Ever wondered what’s the key behind great and remarkable communication?
When you’re starting a business, it’s really important to work on a communication strategy that shapes your brand into a powerful tool. By the time it comes to developing name, logo, design and finding the right target customer segment, it gets clear that it takes time to create a concept that all your stakeholders can identify with. That’s the reason why we talked to Thomas Keup, who is one of our mentors and founder of Hansevalley, the online magazine about digital innovations, developments and businesses in Hamburg. Let’s find out what appropriate and effective stakeholder communication is all about.
Hi Thomas! Which is your area of expertise and how can startups take advantage of it?
Over the last 24 years, i learned to be an expert in working with words. To write stories about happenings that matter to people, is my biggest inspiration. That’s the reason why I’m using the experience of storytelling to help companies to attract customers and partners with the aim of working together. Some friends and colleagues are calling this a “strategic view” which is very useful for creating a powerful communication.
From your experience, which is one common mistake startups do regarding business communication?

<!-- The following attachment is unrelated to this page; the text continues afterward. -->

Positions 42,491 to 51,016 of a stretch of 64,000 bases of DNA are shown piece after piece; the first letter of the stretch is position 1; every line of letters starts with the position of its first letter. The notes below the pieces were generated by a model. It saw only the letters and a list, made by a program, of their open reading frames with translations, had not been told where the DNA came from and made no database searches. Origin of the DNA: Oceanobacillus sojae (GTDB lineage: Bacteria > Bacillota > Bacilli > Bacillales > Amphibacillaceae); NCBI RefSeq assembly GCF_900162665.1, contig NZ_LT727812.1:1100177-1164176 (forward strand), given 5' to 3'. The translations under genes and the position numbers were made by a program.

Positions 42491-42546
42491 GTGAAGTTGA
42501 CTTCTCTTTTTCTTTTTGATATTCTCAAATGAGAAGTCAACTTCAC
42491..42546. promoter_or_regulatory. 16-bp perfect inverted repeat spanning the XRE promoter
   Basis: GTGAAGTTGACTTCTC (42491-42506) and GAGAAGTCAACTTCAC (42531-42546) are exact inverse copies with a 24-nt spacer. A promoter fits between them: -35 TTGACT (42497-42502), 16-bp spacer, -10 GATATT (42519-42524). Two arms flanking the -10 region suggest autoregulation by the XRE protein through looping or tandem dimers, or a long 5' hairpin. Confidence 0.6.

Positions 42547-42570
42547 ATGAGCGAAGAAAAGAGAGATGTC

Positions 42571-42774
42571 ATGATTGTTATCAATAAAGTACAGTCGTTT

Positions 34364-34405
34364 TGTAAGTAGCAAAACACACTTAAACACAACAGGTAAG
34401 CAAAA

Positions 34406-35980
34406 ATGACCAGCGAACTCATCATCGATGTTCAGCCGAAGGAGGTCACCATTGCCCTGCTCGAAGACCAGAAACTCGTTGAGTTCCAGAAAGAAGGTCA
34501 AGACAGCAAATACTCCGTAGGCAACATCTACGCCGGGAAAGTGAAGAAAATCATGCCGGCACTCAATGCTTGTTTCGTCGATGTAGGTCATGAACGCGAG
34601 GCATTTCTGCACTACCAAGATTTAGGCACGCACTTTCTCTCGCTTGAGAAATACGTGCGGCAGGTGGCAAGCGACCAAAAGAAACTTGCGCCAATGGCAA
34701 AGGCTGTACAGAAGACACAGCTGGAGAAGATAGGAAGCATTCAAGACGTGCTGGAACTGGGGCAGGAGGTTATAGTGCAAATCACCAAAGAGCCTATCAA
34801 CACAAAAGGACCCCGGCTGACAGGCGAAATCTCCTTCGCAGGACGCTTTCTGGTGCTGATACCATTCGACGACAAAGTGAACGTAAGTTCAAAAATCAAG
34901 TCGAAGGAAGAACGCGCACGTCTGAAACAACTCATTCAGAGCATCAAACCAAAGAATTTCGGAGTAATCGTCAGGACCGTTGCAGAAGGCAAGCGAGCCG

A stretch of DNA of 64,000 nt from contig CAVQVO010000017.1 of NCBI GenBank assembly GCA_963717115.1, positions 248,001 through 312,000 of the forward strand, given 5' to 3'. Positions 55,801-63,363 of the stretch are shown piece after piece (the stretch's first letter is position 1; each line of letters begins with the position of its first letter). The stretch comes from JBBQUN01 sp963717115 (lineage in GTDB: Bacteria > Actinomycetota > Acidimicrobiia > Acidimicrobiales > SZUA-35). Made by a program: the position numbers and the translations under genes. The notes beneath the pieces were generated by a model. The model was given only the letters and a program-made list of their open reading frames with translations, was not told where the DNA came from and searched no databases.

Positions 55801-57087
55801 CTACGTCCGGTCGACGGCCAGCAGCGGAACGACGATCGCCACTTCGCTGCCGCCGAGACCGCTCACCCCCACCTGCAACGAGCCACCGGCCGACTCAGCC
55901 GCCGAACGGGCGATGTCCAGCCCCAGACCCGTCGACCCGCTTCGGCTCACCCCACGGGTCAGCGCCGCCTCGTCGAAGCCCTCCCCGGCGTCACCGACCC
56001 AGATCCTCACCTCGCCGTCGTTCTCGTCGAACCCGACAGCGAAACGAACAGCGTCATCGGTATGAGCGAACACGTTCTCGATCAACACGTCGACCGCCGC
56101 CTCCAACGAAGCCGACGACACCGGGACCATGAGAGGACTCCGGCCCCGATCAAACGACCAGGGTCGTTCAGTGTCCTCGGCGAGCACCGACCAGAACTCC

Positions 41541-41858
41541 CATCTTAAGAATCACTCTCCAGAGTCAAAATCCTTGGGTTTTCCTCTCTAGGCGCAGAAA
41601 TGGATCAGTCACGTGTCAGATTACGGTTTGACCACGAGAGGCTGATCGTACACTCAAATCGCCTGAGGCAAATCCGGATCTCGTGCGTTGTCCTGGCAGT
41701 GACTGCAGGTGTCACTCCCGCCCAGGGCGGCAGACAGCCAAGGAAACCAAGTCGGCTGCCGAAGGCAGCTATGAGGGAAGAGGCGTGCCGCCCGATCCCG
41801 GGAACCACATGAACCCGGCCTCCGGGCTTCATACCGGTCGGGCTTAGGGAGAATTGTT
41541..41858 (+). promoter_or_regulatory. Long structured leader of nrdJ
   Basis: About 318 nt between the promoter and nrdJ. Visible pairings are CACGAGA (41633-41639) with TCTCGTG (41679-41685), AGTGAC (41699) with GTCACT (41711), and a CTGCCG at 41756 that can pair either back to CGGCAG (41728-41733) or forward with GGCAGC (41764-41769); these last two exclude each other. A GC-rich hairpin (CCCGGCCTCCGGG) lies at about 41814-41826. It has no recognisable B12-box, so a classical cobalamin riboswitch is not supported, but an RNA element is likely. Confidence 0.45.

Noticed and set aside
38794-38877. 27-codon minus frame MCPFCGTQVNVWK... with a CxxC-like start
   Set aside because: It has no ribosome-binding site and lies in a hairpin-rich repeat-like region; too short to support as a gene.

Even if we live and work in a digital world- Good stakeholder communication begins and ends with face-to-face contact. That’s one little detail a lot of startups always forget. They don’t communicate to their stakeholders – except venture capitalists to close the next funding round. Especially B2C startups are trying to automate the process of communication with customers and partners. Latest at the point of an increasingly failing customer support, CMOs have to recognize that relationships with human beings is still a personal matter that can’t be replaced by vouchers to re-engage customers after a broken relationship.
When should startups start working on their brand and product communication and why is it so important?
Let me answer this question by telling some recurring failures: If a founder tries to sell me as a journalist his story by presenting the numbers out of the startup VC slides, he’ll never get a published story. If a founder tries to sell an important customer a product that isn’t “ready-to-use”, he will lose the customer. Means: Put yourself in the opposite position and think about what they want to hear. Tell no more than the truth. If you haven’t any useful to say, be quiet ;-). This is my recommendation for the communication of startups – from the first day being part of an incubator or accelerator till the mature phase.
>> Many thanks to Thomas for sharing his thoughts and knowledge about the essentials of good business communication.
>> Interested in taking your startup to the next level and improving your communication strategy?
NMA is looking for early stage CATS-Startups (Content / Advertising / Technology / Services).
Take the chance and apply from Nov 15th- Dec 15 here!